A little-noticed provision of the health care overhaul law will require small businesses to file a 1099 form with the Internal Revenue Service if they buy supplies or services worth more than $600 from any vendor - even corporations. The controversy has been over the administrative burden of keeping records and filing 1099s for things like gasoline, office supplies, lunches, etc.
But the interesting question is why anyone ever thought this was a good idea.
"The intent behind the change" according to one insider (www.ithinkbigger.com) "is to close an estimated $300 billion gap between taxes paid versus what is owed. Because a copy of each 1099 is filed with the IRS, the change seeks to close this gap ... by making it more difficult for companies to underreport revenue ..."
What?! Corporations don't report all their income and don't pay all their taxes? Gee I thought only unlicensed contractors, itinerant painters, undocumented immigrants, landscapers and handymen who give discounts for cash made up the under ground, under the table, cash only please economy. I wonder how much of that $300 billion gap is the drug and insurance companies as opposed to the little guys not reporting all the cash they take in.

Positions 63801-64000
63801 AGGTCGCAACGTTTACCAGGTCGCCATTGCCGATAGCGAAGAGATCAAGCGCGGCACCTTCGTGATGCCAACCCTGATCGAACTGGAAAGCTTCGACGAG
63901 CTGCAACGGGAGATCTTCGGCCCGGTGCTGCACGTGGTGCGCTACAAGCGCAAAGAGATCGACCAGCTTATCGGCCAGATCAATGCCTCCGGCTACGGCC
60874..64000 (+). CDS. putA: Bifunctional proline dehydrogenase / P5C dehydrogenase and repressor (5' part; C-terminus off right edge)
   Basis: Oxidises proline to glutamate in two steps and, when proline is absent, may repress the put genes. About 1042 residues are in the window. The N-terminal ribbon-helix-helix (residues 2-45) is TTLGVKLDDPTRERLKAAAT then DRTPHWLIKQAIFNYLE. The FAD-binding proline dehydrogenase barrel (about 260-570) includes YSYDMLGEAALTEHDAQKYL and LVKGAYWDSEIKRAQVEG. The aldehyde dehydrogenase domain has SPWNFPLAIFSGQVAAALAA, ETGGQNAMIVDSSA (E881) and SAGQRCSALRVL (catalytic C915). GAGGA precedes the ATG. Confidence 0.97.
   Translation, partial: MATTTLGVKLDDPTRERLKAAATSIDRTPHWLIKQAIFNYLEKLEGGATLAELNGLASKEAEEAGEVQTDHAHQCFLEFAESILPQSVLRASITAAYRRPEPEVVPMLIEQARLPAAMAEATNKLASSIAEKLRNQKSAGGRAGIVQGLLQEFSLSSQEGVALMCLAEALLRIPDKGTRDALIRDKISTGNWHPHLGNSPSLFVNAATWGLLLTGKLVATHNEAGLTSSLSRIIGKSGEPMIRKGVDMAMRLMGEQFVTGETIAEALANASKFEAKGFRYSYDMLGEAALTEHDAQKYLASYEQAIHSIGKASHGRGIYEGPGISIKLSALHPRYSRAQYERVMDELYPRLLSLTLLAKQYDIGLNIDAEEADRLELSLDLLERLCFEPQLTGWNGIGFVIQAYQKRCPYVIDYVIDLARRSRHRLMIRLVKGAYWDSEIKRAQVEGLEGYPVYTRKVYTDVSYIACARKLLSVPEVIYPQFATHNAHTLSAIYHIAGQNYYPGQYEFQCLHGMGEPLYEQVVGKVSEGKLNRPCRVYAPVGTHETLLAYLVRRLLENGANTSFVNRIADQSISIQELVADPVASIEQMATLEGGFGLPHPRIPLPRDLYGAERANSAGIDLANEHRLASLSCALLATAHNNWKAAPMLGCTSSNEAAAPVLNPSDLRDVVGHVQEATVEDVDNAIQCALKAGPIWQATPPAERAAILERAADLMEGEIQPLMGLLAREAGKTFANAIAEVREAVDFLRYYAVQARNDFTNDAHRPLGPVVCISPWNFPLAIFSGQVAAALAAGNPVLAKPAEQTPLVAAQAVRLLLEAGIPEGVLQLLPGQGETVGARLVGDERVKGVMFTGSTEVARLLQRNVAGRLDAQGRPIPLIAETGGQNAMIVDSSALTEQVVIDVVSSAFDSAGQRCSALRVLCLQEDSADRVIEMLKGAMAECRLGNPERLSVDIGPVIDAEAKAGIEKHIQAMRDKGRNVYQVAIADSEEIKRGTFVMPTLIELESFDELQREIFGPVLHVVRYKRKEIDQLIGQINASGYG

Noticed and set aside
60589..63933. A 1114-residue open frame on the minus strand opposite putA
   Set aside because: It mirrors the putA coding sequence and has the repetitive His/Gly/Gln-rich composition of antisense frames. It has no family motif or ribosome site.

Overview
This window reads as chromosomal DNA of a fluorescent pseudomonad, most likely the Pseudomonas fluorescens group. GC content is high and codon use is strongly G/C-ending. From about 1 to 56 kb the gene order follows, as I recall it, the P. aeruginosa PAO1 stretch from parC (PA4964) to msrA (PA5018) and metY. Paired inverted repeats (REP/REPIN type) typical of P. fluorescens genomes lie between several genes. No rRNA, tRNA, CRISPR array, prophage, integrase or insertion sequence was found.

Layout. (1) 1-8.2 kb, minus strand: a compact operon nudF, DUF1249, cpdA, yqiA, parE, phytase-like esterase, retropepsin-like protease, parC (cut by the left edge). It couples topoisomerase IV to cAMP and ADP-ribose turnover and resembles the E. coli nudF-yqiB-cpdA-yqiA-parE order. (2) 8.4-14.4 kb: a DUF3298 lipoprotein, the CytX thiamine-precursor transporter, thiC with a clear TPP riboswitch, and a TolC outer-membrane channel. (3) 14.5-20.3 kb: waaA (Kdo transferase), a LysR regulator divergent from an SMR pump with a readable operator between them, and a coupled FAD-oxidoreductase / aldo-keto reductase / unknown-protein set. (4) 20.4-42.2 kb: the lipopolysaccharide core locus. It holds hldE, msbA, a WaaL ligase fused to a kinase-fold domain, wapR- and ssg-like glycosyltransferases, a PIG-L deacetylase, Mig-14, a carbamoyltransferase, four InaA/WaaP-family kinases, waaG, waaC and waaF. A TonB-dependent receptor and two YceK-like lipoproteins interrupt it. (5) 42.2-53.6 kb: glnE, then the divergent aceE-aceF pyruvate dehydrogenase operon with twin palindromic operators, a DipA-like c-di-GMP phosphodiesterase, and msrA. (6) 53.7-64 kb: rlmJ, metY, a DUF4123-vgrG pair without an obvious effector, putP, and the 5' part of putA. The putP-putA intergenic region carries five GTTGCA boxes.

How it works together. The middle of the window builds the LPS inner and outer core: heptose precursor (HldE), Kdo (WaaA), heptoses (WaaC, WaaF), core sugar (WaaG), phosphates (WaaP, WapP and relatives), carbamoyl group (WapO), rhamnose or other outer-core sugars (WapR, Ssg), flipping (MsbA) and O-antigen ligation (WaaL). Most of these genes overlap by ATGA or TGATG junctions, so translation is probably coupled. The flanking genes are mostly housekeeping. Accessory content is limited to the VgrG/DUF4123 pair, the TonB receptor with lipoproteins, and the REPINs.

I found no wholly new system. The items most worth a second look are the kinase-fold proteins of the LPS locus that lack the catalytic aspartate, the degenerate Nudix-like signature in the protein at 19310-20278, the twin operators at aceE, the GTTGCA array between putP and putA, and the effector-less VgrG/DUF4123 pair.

I'm trying to make a point here that a lot of Americans and maybe especially corporations cheat on taxes and aren't that different from the Colonial gun runners and tax evaders the Fourth Amendment was intended to protect.
But as a passing aside maybe doing all the work it would require my company to file a few hundred more 1099s would be worth it if it forced Shell Oil, Apple and Pfizer to pay their taxes.